Thursday, 28 June 2012

Re-post: Charity and a culture of dependency

This is a copy of a blog post from October 23 2008:


This is an edited version of my letter published in the Straits Times in Singapore:


Oct 22, 2008
Charity and a culture of dependency

IN READING what Mr Willie Cheng had to say about the non-profit sector, ('Good Principles', Oct 12), I was struck by the following point he made: 'Charities should seek extinction rather than growth. The mantra of business is growth.

'The opposite applies to non-profits. Non-profits are created to achieve societal change. Ultimate success occurs when the non-profit's mission is achieved and its existence is no longer needed.'

What a timely reminder amid the current context of big banks (formerly 'cooperative building societies') becoming 'super-banks', the dependence on non-governmental organisations (NGOs) in disaster zones, and nearer home, the 'mega-churches'. I realised that NGOs, mothers (and fathers), teachers and missionaries have one aim in common: to work ourselves out of a job.

Last week, our eight-year-old (already responsible for keeping his own space tidy) offered to clean the dining area. Hurrah! I have one role less to play.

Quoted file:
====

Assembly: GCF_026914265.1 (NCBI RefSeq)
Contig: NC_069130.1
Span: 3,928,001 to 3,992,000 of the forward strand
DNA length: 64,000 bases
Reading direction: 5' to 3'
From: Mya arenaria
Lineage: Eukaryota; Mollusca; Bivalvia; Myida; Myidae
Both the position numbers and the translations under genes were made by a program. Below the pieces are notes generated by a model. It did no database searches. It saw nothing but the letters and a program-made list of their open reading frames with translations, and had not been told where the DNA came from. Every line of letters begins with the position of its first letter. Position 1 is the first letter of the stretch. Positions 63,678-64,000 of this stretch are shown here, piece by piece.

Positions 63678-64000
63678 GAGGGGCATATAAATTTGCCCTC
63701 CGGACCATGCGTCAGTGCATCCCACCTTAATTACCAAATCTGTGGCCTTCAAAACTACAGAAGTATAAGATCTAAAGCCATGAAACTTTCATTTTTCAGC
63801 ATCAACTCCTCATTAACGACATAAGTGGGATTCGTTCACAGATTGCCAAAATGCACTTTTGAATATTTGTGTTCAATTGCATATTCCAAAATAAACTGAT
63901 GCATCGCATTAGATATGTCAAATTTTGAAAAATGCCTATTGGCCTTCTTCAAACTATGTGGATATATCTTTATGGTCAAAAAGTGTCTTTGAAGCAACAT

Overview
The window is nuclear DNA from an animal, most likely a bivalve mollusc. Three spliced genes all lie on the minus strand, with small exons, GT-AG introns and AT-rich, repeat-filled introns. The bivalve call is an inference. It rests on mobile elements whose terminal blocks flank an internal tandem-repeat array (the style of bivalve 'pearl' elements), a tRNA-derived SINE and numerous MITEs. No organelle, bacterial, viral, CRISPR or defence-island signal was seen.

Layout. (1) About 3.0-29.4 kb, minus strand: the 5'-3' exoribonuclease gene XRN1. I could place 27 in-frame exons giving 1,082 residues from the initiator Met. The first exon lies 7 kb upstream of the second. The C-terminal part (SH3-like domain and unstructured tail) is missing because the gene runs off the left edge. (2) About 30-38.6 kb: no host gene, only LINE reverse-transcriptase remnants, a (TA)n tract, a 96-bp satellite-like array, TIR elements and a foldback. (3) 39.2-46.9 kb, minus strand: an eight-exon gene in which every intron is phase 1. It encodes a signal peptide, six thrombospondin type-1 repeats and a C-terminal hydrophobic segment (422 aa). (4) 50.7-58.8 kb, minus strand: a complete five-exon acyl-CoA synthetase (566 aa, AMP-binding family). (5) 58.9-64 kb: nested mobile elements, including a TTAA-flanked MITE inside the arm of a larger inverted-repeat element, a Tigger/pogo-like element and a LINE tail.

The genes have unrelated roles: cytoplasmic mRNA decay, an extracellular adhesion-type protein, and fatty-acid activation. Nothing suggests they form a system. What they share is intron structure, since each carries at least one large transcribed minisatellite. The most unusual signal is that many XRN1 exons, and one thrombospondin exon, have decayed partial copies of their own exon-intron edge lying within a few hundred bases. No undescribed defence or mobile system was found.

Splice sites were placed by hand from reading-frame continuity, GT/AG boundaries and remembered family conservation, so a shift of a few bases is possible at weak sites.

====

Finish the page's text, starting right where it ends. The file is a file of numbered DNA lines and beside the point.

The first violin teacher of famed Israeli violinist Maxim Vengerov said that there was nothing else she could teach him after two years, and she sent him away to find another teacher. If teachers do not encourage their pupils to move beyond what they are able to teach, we stunt the pupils' growth.

Mega-churches? What's the point?

If a church has non-profit status, that is, it pays no taxes, then it too should heed what Mr Cheng has to say. They must achieve societal (or spiritual) change, and move on. If the church leaders are doing their job well, that is, working themselves out of a job, then there should be new cohorts of church members willing and raring to pioneer churches where the needs are greatest.

If they choose instead to run themselves as a business by using tithes to seek growth and profits, then they must cease to call themselves a church or a charity.

Be that as it may, all these groups would do well to 'seek extinction'. There is a term for the phenomenon of institutions which start ostensibly as 'helping hands' to those with specific needs, but then develop mechanisms that make the needy even deeper in need. It's called a 'culture of dependency'.

See Mega-church = mega-ego. Beware!

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